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Copyright guide for Camosun College

General Questions

1. Can I provide my class with copies of readings and handouts?

Yes. A single copy or a short excerpt  from a copyright-protected work may be provided or communicated to each student enrolled in a class or course at Camosun College. You cannot copy an entire work (book, journal, or magazine).

In order to use materials as handouts, it should be:

  • prepared under the guidance of Fair Dealing (a short excerpt up to 10%, or a chapter of book, a single article from a periodical, single poem, etc...)
  • single entry only. Handouts should not include multiple articles together. 
  • free of charge. 
  • copied from original or licensed legal sources. Please avoid suspected materials which have been posted or uploaded online without the consent of the copyright owner. 
  • properly cited.

In case of alternatives to copyright,

  • Public domain can be copied and handed out in class freely. 
  • Creative Common Licensed or Open Access materials can be copied and handed out in class subject to the indicated licenses.  

2. Can I use "Out Of Print" book without permission?

It depends. There are many reasons why books are out of print. Copyright owners may not want reprints. Publishers may not wish to reprint. The publisher may have gone bankrupt or gone out of business. Out-of-print books are not one of the exception to copyright. As long as the copyright of the work remains, it is protected by copyright. In order to use it as your course material, you must follow the Fair Dealing Guidelines or obtain permission from the publisher or author.

3. Can I use Camosun Students' works on my coursepack?

Yes. On Commercialization of Intellectual Property (Camosun College Policy E-3.5), the College states the Ownership of Intellectual Property Guidelines.

"Students own intellectual property in works developed as part of their normal course requirements, subject to any employment or other obligations between the student and the College, or any external parties that sponsor or support the student in the development of the intellectual property. The College shall have a right to use works developed by students in perpetuity for institutional, commercially non-competitive purposes and may retain prototypes or other original work developed by students using College resources." - Commercialization of Intellectual Property


  • students own copyrights of their works during the classes at Camosun.
  • However, the college have a right to use the works.

It won't be a problem to use the works from your students under the current college policy. In addition, you can also use students' works under Fair Dealing guidelines without permission (as news, journal articles or short stories). However, in this case, you must attribute the source.

Fair Dealing guideline does not allow copyrighted material to be modified or used without credit, because you must use it as it is. Therefore, it is best to obtain written permission to anonymously use or edit of student material in your course materials.

The university does not already have a specific "form" for permission as stated in the policy.

4. How long does copyright last?

In Canada, copyright protection generally applies to a work for the life of the creator, plus 70 years. It was life plus 50 years before Dec 30, 2022. Some countries have life plus 50 and others have life plus 100. After the copyright expires, a work enters the Public Domain, although copyright protection may still apply to more recent editions, arrangements or adaptations of the work. Also don't assume that everything you find on the Internet is in the public domain just because it is publicly available.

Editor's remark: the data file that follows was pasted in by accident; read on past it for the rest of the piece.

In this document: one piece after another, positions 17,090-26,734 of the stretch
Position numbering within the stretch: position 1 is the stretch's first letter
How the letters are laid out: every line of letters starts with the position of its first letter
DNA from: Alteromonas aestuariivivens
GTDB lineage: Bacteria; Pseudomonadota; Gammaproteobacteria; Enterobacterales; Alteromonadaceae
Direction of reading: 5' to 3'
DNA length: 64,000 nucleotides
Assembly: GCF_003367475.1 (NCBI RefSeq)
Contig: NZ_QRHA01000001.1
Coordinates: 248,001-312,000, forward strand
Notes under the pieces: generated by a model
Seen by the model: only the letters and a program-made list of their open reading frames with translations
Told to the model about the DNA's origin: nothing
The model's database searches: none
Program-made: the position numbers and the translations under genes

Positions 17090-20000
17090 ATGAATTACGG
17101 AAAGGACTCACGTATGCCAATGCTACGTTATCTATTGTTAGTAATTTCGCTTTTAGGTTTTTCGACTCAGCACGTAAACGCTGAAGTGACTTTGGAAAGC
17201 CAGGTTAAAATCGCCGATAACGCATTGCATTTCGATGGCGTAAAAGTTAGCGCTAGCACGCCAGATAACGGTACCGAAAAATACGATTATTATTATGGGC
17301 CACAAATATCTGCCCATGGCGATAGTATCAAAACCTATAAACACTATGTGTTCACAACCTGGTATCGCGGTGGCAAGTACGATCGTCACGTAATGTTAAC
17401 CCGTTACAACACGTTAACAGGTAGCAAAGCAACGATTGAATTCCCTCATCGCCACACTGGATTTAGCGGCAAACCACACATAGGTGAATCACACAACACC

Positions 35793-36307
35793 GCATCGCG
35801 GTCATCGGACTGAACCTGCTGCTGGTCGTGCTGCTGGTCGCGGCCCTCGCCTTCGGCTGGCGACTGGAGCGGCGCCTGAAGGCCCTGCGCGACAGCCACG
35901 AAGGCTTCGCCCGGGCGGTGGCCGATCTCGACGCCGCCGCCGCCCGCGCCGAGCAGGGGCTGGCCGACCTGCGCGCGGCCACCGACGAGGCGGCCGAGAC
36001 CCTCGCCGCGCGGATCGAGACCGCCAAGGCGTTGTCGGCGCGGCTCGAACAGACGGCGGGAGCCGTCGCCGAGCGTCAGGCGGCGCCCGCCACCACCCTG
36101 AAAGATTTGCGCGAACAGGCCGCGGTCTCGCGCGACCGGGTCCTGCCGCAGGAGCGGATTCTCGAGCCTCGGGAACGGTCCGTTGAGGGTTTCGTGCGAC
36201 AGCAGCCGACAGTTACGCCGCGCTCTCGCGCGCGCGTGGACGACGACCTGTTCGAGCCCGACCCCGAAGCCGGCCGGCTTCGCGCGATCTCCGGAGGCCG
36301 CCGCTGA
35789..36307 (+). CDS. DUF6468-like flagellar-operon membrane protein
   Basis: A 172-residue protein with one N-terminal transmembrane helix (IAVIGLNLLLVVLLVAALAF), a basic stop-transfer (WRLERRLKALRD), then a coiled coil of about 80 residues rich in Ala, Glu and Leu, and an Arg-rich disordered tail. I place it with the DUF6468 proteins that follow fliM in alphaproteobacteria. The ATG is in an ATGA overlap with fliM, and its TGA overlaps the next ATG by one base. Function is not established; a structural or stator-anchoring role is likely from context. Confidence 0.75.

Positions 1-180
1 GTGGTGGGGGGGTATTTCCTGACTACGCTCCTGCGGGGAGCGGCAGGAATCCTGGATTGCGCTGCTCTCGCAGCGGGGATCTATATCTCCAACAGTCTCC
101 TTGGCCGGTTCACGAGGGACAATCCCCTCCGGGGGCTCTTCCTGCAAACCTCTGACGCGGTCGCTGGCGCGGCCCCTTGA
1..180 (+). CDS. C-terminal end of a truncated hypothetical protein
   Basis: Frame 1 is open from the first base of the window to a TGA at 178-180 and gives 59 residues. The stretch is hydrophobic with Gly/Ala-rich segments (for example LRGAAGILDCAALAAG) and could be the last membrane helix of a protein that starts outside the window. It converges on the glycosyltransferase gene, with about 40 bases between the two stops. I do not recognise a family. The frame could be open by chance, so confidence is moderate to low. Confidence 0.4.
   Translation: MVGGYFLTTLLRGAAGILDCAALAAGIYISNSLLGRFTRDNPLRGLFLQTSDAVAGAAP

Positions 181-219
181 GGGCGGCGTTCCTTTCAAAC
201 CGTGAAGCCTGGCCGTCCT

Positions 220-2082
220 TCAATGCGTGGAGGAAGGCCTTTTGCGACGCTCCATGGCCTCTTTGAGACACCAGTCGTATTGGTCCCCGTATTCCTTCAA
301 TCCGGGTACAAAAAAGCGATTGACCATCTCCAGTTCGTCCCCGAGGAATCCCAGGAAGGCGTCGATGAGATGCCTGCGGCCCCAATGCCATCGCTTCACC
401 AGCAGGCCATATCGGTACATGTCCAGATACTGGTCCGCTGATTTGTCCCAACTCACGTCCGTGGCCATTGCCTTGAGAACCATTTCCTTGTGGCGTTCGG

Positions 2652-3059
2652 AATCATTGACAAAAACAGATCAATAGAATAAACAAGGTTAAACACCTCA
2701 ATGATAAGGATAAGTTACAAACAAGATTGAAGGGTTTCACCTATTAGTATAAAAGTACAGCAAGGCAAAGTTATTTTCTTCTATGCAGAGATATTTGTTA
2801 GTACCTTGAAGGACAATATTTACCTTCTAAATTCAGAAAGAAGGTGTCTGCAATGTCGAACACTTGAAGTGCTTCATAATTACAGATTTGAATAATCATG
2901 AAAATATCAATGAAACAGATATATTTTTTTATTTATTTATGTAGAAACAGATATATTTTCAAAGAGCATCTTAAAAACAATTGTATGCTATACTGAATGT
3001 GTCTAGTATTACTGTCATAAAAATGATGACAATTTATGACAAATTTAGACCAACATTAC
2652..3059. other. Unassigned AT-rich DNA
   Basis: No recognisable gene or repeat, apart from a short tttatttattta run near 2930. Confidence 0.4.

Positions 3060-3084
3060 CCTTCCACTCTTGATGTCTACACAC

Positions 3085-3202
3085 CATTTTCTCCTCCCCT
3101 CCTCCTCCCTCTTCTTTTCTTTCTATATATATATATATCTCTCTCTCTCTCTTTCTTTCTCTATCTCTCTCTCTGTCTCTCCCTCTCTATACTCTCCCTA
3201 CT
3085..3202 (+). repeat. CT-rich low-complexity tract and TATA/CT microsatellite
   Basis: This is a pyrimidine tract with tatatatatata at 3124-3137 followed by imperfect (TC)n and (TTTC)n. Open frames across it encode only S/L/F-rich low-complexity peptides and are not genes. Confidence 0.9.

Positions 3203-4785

Use of a work in Canada is governed by the Canadian rules for the duration of the copyright protection. That means that even if a book was in the public domain in another country, it might not be in Canada.

For more information about duration of copyright protection in Canada see the Government of Canada's Guide to Copyright 

Using Licensed Resources From the Library

1. Can I post the electronic version of an article retrieved from a Library research database or subscription journal in D2L?

Some Library licenses permit uploading of licensed online content to D2L. More commonly, licenses permit you to create and post in D2L "persistent links" to individual articles from licensed online resources. Rather than assume that the license for a particular resource permits this use check with the Library.

2. Can I post the electronic version of an article retrieved from a Library research database or subscription journal on a publicly accessible website?

No. Generally speaking, all licensed resources are for the exclusive use of Camosun College.

3. Can I include an article retrieved from a Library research database or subscription journal in a course pack?

Some license agreements between the Library and individual publishers or distributors for online resources such as e-journals include clauses that permit the use of content in coursepacks. Check with the library.

4. Can I handout print copies of an article retrieved from a Library research database or subscription journal?

Some license agreements between the Library and individual publishers or distributors for online resources such as e-journals include clauses that permit the use of content as class handouts. Check with the library.

5. What is a persistent link?

A persistent link provides permanent access to a specific article within a a subscription database or electronic journal (provided that the person clicking on the link is an authenticated user). Persistent links are also called permanent links or stable links.

6. Can I post a persistent link to an article in a Library research database or subscription journal in D2L?

Some license agreements between the Library and individual publishers or distributors for online resources such as e-journals include clauses that permit the creation and posting of persistent links in D2L.

If you are unsure of how to create persistent links to licensed content, please ask a Librarian.

7. Can I post a persistent link to an article in a Library research database or subscription journal on a publicly accessible website?